“The exposure that a Rugby World Cup gets is far greater than a normal rugby year. We obviously don’t have all the numbers from different brands but the perception would be that the Ireland rugby jersey would be the best selling replica in the Irish market this year across all codes. It would outsell any English Premiership (soccer) teams or GAA replicas. The spike is significant.”
Irish people’s willingness to purchase jerseys ensures that it is quite a lucrative market when weighed against population size. Kavanagh explained: “The Irish marketplace is very competitive (in global terms). In terms of percentage of population and their purchases Ireland would sit very highly across all countries and not just the seven that we (Canterbury) have.
“Another example and one of our countries that is performing extremely well is Japan. As we saw in 2015 on the back of a bit of success or relatively success, their supporters are really similar to the Irish in that they get behind their team. We would be expecting extremely good numbers to come out of the Japanese market.”
The Ireland RWC jersey took just over two years from concept to manufacturer during which time Canterbury consulted with the IRFU; the union had to sign off on the design. As one of the tournament’s main sponsors, Canterbury will supply the gear for match officials, World Rugby Staff and volunteers.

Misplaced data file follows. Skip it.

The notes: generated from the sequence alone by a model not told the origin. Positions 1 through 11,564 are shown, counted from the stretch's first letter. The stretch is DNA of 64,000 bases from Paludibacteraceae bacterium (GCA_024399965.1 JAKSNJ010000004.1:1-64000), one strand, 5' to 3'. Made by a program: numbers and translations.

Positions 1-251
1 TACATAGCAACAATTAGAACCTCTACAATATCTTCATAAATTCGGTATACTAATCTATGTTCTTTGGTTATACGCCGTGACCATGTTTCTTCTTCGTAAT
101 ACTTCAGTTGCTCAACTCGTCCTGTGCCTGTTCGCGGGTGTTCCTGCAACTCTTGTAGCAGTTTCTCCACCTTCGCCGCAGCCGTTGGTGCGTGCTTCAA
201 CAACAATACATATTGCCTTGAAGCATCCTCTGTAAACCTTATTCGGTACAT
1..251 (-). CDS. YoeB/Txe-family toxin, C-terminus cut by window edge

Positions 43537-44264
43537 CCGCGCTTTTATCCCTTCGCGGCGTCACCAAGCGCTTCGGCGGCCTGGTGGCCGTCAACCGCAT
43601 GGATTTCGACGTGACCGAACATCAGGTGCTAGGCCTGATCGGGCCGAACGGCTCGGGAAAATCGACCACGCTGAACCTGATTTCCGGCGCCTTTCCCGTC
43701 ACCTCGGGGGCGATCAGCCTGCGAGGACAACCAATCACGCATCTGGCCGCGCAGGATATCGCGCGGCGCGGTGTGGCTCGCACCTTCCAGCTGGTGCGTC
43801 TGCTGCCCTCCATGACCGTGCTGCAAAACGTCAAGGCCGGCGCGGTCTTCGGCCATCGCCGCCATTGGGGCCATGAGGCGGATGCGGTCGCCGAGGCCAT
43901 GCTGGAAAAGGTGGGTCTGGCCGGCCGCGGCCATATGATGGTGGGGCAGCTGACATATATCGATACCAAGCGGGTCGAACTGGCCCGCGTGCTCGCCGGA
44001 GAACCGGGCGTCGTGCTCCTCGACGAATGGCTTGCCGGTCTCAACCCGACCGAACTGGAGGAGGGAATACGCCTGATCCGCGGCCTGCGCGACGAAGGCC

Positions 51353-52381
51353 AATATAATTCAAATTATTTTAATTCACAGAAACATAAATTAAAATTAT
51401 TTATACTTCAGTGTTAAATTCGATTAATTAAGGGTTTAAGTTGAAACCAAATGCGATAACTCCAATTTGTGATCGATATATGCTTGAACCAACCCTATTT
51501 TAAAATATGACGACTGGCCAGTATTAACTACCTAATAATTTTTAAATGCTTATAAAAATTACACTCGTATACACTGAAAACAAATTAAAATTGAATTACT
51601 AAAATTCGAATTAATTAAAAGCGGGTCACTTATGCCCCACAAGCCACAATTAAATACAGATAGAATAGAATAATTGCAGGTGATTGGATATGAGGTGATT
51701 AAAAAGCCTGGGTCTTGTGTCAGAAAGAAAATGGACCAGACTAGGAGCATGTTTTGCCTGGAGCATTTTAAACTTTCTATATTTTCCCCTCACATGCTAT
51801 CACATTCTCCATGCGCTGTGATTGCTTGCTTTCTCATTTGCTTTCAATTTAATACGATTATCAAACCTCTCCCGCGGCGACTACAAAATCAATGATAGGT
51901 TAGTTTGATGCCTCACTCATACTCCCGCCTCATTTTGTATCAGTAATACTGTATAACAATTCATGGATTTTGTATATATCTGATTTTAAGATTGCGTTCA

As a dedicated rugby brand Kavanagh admitted that it was important to have visibility at a Rugby World Cup and the ancillary impact it has in terms of recognition down to grass roots level. He confirmed that Canterbury recommends a price point for the jersey but it is down to individual retailers as to what they charge.
“We recommend a retail price but it is up to the retailers what they decide to go at and depending on the different markets, currency rates and inflation rates, all that kind of thing, it can vary slightly.”
Intersport Elverys, one of the IRFU’s official sponsors, and Lifestyle Sports would be the primary sports retail outlets in Ireland in terms of bulk sales. The Ireland 2019 RWC Pro Home jersey costs €90 for adults and €66 for children. For those who want an exact replica of what the team wears, the Test home jersey costs an eye-watering €120.
But is there a market for a jersey that’s pricey and unforgiving in its body hugging form? Kavanagh explained: “We feel that it is very important that the supporters have access to the exact same jersey as the players are wearing.
“However the reality is that the sales numbers on that Test jersey are very limited and only a handful of people could probably wear them. They are bought and they are worn but a lot of the time they are bought for memorabilia sake to be used as a souvenir as well.